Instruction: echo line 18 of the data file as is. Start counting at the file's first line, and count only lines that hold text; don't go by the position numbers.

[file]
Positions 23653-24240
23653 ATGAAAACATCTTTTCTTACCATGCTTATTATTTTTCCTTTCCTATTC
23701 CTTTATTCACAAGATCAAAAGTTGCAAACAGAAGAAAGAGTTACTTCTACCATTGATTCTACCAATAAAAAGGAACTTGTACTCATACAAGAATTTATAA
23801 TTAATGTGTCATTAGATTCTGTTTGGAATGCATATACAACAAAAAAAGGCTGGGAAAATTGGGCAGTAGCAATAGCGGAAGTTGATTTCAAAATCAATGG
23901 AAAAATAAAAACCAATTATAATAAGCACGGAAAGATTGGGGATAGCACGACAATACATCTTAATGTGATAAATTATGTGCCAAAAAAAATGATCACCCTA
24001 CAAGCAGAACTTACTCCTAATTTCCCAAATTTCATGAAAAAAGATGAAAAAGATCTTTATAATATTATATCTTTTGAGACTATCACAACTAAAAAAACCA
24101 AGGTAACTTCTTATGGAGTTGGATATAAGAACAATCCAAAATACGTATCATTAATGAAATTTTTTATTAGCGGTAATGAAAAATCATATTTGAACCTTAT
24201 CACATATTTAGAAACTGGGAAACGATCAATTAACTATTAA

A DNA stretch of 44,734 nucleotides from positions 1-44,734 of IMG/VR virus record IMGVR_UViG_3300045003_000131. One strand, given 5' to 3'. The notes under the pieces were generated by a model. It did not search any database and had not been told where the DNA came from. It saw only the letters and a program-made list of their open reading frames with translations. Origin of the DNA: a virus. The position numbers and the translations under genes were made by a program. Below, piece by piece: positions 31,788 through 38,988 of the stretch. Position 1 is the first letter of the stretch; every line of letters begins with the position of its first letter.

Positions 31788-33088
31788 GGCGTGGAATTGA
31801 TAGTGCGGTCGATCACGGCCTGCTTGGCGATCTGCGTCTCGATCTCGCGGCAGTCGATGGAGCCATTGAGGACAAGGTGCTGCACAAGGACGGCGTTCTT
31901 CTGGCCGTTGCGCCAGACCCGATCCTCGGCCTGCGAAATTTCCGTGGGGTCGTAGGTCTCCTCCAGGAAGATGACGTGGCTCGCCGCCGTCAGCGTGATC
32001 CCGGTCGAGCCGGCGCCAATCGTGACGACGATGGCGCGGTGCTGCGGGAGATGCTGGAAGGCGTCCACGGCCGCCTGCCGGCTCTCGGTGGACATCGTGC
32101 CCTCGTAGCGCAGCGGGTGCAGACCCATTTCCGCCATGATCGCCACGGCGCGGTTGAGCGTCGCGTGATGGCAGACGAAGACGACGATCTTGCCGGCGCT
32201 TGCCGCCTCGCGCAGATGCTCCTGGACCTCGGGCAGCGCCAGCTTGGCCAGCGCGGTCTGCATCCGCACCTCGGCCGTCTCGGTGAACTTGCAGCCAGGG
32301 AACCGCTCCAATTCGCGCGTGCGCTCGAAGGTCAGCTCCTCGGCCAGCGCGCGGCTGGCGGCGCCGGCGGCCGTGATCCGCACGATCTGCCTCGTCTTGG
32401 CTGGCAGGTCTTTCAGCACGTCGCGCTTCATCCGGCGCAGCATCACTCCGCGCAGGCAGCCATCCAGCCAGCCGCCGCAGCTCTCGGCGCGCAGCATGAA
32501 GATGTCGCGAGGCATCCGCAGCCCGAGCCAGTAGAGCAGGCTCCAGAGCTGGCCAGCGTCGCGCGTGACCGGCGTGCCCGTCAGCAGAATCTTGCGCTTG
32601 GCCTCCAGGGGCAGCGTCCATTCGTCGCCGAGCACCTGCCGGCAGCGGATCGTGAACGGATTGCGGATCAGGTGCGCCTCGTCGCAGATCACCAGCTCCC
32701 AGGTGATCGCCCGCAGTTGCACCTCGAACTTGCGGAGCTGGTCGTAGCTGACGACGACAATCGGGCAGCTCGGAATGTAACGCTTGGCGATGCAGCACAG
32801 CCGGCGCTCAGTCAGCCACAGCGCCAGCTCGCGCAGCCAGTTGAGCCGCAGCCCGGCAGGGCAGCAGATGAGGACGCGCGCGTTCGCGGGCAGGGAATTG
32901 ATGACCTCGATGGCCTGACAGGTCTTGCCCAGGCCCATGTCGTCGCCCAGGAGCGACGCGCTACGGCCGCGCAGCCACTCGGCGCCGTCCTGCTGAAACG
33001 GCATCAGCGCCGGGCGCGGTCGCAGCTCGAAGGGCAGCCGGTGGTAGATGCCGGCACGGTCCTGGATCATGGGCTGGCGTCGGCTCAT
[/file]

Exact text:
32401 CTGGCAGGTCTTTCAGCACGTCGCGCTTCATCCGGCGCAGCATCACTCCGCGCAGGCAGCCATCCAGCCAGCCGCCGCAGCTCTCGGCGCGCAGCATGAA